We have great knowledge in Cue Sports and have been involved with it for over 25 years.

Our Team

Peter Sharp


Michael Sharp


Michelle Richardson


Stephen Hotop

Accounting Small Business

Our players
Our players will grow as time goes by and we have several players who we are making cues for currently. We may add new players below in the future.

We’ll be on the lookout for players in other cue sports like Chinese Pool and Carom and then increasing our Snooker players over time.

Stuart Bingham – World Snooker Champion 2015

Stuart Bingham 2015 World Snooker Champion

Stuart Bingham 2015 World Snooker Champion

Stuart Bingham won the World Snooker Title in 2015 but also is one of two players that have won both the IBSF World Title (1996) and the Major World Title. The other player is Ken Doherty.

Stuart’s first title was the Australian Open in 2011 with his second in the 2014 Shanghai Masters. The following year he won the World Title in 2015 and then the Welsh Open in 2017.

Cue Creator® founder Mike Sharp met Stuart around 2010 and spoke with him at various events since. We found Stuart one of the most approachable players on the circuit that really takes his time signing autographs and is always polite to others.

Website ,

Alfie Lee

Alfie Lee, the son of one of our great friends Stephen Lee has a great role model in having a father with one of the best cue actions seen in Snooker.

When visiting the UK in 2016 we found Alfie playing on a poor-quality pool table so we upgraded the table to a Supreme. We’re sure Alfie with the dedication he shows and love of the game will become a household name in years to come.

Alfie’s Facebook

Mirjana Grujicic

mirjana for Cue Creator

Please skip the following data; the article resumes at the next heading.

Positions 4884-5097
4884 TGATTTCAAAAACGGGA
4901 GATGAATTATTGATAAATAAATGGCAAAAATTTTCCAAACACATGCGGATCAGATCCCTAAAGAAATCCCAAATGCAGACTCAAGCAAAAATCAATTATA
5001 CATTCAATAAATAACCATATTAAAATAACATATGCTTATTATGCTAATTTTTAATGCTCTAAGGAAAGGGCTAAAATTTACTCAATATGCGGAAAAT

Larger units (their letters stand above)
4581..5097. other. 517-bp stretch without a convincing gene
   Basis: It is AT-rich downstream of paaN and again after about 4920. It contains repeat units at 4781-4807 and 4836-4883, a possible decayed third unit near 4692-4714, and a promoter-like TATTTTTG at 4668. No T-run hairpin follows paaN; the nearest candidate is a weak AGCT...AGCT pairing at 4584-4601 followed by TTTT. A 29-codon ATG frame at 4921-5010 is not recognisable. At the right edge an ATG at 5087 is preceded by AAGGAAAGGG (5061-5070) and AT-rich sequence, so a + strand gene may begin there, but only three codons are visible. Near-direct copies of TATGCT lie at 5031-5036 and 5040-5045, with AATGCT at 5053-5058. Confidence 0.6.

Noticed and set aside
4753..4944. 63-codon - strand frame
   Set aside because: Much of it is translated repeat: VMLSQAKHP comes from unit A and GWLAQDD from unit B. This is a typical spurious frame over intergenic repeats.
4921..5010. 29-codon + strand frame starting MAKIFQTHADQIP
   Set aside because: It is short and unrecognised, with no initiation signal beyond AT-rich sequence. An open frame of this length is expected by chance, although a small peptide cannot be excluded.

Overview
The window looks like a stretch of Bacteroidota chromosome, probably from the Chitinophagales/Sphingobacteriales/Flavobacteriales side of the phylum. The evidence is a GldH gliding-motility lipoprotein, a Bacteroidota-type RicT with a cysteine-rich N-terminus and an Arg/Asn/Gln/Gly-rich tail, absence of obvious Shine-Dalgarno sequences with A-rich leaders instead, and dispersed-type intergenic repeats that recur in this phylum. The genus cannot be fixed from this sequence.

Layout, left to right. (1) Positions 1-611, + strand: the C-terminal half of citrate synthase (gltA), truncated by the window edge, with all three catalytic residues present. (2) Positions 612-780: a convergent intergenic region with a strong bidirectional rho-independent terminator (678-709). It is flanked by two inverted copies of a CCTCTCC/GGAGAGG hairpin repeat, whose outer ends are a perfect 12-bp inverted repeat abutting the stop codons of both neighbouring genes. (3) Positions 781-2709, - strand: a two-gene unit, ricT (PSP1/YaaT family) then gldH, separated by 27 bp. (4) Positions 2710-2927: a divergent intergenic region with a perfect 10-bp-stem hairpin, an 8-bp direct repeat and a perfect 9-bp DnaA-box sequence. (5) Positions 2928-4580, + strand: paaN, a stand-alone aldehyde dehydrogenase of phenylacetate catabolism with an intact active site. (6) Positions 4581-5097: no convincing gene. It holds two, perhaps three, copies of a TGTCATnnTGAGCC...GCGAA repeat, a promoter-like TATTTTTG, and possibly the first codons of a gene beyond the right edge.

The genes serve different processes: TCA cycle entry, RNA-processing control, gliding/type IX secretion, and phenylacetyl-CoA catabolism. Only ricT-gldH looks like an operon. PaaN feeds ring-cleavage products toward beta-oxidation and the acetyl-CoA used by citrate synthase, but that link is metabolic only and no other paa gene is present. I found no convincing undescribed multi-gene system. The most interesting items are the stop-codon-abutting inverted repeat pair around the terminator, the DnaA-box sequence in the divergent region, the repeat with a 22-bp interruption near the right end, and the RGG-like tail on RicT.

Mirjana for Cue Creator® – Image by @ipaniza

Mirjana is from Venezuela and has played competitive pool since 2001 representing her country in Japan.

Her Country used to sponsor players to go to events but due to the economic times the country has faced it has been reduced.

Mirjana has won many titles 16 National Titles and represented her country in the World Games in 2013 and 2015.


Cue care
For Cue care, there’s some basic rules on what to do so let’s go over those firstly:

  1. Don’t leave your cue in a hot place like a car due to that the timber will warp. That also applies to extreme cold as well
  2. Check that the joints are clean as well as a good ferrule as they can both create noises in the cue
  3. Burnish the side of your tip and keep it in good order and check a few weeks before an event that it’s going to be in good order before it and you have got used to it.
  4. Check a cue requires sighting down like a gun barrel this way you can see more than any other method. A common belief is to roll it on a table but that’s not as accurate as sighting along the cue. As there’s a flat spot depending on the balance point this can make a shaft lift in most cases.

Storing your cue

Our belief is that once you have arrived home if you want your cue to stay straighter for a longer time is to use a rubber hanger. This helps the shaft weigh being pulled on and we’ve found this method is far better than anything else around.

Cue Cases in some cases don’t hold the cue that well and if they are either hot or cold contain moisture in the case.

cue hanger for billiards
Cue hanger for billiards

Oiling your Cue

All cues over time need oiling as it helps keep a certain amount of moisture in a cue. A common amount is around 8-10% so if you have a digital moisture gauge you can check you cue.

We’ve found as you will have that there’s many different oils around and many cue companies make their own blends. The oil we use is called Liberon finishing oil but you can also use boiled linseed oil or linseed oil. We found standard linseed oil can become sticky in certain countries depending on the humidity.

Cues should be sanded down first with a 240 grit at most but I would recommend a 400-600 wet and dry sandpaper. Between coats of oil use 000 Steel wool.